The US Food and Drug Administration (FDA) has issued draft guidance called ‘The Declaration of Allulose and Calories from Allulose on Nutrition and Supplement Facts Labels.’

Allulose is a low-calorie sweetener, which naturally occurs in wheat, certain fruits and a wide range of food products in small amounts. It can also be manufactured.

The guidelines provide a view on the declaration of calories, carbohydrates and total sugars, as well as added sugars for products that contain allulose, on nutrition and supplement facts labels.

FDA Center for Food Safety and Applied Nutrition director Susan Mayne said: “Ensuring that consumers have current, science-based information is one of the key goals of our Nutrition Innovation Strategy.

“We want Americans to be able to easily determine the most relevant and useful information available when looking at Nutrition Facts and Supplement Facts labels. One of the several approaches we’ve taken to achieve this important goal is issuing new labelling guidance when we identify an area where further clarity is needed.

“We want Americans to be able to easily determine the most relevant and useful information available when looking at Nutrition Facts and Supplement Facts labels.”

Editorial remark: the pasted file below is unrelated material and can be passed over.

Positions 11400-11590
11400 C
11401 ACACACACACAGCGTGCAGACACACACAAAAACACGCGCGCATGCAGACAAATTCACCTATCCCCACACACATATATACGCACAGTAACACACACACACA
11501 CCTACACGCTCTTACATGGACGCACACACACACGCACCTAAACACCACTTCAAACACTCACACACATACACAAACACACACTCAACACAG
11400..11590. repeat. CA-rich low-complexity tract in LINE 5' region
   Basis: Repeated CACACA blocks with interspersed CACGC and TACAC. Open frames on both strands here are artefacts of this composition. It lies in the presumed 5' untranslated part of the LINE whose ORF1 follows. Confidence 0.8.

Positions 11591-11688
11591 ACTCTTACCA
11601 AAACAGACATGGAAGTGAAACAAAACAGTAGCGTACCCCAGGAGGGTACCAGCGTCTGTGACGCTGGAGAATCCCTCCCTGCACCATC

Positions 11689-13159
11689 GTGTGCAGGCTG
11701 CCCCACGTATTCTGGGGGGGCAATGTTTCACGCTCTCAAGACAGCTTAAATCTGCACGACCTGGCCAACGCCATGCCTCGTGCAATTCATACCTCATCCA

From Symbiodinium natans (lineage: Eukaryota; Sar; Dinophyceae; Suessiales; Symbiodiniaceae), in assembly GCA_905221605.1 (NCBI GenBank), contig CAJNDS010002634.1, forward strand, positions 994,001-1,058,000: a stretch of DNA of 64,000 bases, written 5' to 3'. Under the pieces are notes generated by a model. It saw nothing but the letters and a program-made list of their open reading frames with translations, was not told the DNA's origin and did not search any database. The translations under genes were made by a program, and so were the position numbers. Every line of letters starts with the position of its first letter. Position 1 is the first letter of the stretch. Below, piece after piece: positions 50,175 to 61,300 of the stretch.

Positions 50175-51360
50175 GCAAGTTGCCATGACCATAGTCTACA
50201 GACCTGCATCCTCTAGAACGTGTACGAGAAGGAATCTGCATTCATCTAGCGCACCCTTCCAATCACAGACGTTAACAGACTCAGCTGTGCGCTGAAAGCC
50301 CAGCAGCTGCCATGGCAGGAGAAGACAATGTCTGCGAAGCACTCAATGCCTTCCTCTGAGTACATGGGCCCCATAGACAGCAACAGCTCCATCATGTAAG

“Today, we’re taking such a step by issuing draft guidance on the labelling of allulose, a sweetener that may be used as a substitute for certain sugars in foods, so that the information presented on Nutrition and Supplement Facts labels appropriately represents its unique properties.”

As per the FDA’s 2016 Nutrition Facts label rule, the quantity of allulose needs to be counted towards the amount of total carbohydrates, total sugars and added sugars declared on the Nutrition and Supplement Facts labels.

Additionally, the 2016 Nutrition Facts label rule states that allulose must be counted as four calories per gram of sweetener on Nutrition and Supplement Facts labels.

In the draft guidance, the FDA intends to exercise enforcement discretion, which will allow manufacturers to exclude allulose from the amount declared in the total and added sugars declarations.

According to the new guidance, the FDA also intends to exercise enforcement discretion to allow manufacturers to use 0.4 calories per gram of allulose when calculating the calories from allulose in a serving of a product.

However, the FDA noted that food manufacturers must continue to include allulose in the total carbohydrates declaration.

The FDA plans to release additional guidance to help manufacturers in complying with new labelling requirements.